Don’t overdo the empathy
If I’m critical of the young, people say, “You’re getting old,” and “Times have changed.” Some may argue that everyone has a different threshold of pain and suffering. But I am not convinced that only the young are struggling, and they also ridicule the older generation politically. They praised the idea of sending the elderly to a hot springs resort on the day of the election to prevent them from voting. After the general election, they joked, “We may have to get rid of the heater at our parents’ house.” They claim to be the victim, but at the same time, they want to monopolize political correctness. Many middle-aged and old Koreans are resistant.
Among some young mothers, “empathy” is in fashion. The idea came from American parenting researcher Dr. John Gottman, who advocates the “emotion coaching” method. When parents understand and empathize with the emotions of the child, he will develop better social skills and thrive academically and physically. This is a proven method of child rearing, but the problem is the parents who are trying to empathize willy-nilly. When a child hits a friend, a parent says, “You must have been feeling upset.” When the child doesn’t want to go to kindergarten, the parent says, “You must be tired.” Some parents overuse it.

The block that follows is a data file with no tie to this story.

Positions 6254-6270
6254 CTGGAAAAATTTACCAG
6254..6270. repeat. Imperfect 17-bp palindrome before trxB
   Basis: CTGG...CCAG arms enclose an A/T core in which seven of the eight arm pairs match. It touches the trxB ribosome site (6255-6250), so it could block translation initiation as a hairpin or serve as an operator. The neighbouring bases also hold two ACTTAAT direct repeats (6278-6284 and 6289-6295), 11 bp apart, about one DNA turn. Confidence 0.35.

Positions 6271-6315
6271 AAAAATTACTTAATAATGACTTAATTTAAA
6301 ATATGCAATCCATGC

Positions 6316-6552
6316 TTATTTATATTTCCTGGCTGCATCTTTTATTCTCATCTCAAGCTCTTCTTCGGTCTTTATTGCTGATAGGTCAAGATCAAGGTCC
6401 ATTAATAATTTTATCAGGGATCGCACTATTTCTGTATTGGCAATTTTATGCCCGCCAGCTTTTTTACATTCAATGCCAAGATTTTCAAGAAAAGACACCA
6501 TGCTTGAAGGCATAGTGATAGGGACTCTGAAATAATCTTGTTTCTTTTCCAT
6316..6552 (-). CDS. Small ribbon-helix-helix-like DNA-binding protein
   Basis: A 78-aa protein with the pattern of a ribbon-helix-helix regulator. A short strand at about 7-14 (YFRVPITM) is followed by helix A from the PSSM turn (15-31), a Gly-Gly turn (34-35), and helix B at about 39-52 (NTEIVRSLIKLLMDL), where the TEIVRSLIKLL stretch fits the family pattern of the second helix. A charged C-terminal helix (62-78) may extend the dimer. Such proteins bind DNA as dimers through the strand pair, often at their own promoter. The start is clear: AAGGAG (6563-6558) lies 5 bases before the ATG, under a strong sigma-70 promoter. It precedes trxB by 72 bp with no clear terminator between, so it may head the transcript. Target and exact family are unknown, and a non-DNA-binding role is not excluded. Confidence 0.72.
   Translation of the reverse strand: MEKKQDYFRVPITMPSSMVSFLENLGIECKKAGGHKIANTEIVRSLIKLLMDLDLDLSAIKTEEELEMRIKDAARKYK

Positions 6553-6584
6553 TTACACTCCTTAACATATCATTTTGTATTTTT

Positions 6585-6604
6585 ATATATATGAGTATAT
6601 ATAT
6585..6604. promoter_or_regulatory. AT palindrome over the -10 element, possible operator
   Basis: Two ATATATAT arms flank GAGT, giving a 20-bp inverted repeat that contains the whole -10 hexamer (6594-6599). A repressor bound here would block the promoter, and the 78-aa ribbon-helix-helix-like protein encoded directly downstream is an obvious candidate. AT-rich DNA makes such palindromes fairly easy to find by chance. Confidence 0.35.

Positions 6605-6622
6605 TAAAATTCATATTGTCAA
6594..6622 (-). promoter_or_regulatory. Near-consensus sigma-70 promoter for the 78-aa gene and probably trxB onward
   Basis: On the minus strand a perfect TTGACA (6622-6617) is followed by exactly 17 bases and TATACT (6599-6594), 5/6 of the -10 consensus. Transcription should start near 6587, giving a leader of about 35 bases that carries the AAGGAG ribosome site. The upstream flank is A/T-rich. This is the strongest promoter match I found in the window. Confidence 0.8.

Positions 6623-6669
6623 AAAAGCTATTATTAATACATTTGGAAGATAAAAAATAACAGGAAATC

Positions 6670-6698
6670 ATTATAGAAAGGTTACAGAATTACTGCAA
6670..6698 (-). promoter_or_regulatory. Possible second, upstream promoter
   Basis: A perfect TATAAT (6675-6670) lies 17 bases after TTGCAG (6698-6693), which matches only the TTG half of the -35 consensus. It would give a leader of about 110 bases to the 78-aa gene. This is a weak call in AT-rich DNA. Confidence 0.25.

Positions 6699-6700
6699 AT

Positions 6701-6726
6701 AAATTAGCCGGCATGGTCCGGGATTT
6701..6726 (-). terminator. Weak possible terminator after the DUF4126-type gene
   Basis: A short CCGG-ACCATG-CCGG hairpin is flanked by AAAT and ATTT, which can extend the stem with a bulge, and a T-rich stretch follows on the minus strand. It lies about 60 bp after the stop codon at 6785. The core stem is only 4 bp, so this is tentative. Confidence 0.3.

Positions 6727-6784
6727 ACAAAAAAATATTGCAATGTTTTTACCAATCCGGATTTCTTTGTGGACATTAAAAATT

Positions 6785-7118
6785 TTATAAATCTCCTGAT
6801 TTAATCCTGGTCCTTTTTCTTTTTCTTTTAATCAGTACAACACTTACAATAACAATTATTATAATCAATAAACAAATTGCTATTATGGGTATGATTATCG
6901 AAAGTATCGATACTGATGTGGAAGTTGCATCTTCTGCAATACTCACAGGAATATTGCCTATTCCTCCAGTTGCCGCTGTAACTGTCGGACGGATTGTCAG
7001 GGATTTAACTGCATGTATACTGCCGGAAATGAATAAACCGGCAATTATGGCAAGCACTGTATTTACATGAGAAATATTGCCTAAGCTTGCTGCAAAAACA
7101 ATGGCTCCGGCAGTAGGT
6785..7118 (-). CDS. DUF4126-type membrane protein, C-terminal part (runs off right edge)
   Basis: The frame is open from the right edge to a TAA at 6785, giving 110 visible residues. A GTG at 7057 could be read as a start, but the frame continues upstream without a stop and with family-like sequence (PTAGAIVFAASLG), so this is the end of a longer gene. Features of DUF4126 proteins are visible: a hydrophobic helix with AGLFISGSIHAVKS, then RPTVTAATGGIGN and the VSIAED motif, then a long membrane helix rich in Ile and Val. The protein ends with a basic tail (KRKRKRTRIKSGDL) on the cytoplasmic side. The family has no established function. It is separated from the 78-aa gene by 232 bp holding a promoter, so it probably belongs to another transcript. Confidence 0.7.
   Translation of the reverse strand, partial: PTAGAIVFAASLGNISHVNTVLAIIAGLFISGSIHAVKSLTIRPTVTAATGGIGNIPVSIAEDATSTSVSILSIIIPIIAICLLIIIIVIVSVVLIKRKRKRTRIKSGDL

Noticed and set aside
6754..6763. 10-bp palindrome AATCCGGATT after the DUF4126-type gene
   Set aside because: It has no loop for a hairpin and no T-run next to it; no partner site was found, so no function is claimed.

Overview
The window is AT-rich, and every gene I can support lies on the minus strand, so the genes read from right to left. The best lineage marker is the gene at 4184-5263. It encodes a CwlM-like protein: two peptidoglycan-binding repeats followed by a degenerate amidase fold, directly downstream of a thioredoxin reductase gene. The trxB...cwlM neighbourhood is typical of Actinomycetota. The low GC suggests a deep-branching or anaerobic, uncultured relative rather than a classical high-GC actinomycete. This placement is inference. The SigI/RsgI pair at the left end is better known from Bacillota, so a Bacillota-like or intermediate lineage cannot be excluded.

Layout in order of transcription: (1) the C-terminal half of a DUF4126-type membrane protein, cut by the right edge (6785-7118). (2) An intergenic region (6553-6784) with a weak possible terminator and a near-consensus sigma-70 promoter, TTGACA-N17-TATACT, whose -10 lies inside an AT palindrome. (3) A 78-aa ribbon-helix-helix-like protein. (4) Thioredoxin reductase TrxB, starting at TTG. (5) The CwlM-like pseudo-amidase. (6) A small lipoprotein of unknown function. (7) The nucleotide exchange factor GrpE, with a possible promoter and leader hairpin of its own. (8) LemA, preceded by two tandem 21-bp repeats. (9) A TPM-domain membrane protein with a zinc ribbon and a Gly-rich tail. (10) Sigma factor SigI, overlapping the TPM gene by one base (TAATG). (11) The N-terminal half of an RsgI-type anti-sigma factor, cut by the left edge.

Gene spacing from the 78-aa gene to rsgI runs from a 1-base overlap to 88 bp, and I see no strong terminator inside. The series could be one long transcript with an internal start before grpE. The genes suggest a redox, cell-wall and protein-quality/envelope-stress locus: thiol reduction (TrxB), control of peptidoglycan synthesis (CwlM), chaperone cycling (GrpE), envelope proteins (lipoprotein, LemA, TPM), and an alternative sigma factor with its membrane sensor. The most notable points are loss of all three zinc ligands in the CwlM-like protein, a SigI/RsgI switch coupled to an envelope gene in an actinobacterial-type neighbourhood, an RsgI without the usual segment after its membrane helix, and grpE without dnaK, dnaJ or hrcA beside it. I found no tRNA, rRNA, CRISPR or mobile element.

Perhaps another form of empathy is spreading in Korean society. While people claim to be victims, those willing to take responsibility are considered “has-beens.” When it comes to school violence, parents are worried that their children may become victims and completely rule out the possibility that their children may be the offenders. Politicians are trying to please the voters by sending empathetic messages without substantial plans.
Comforting them with fancy words, as if we can live for them, is a fraud. Some 30 years later, they’ll still be saying the same things.
*The author is an editorial writer for the JoongAng Ilbo.
by Noh Jae-hyun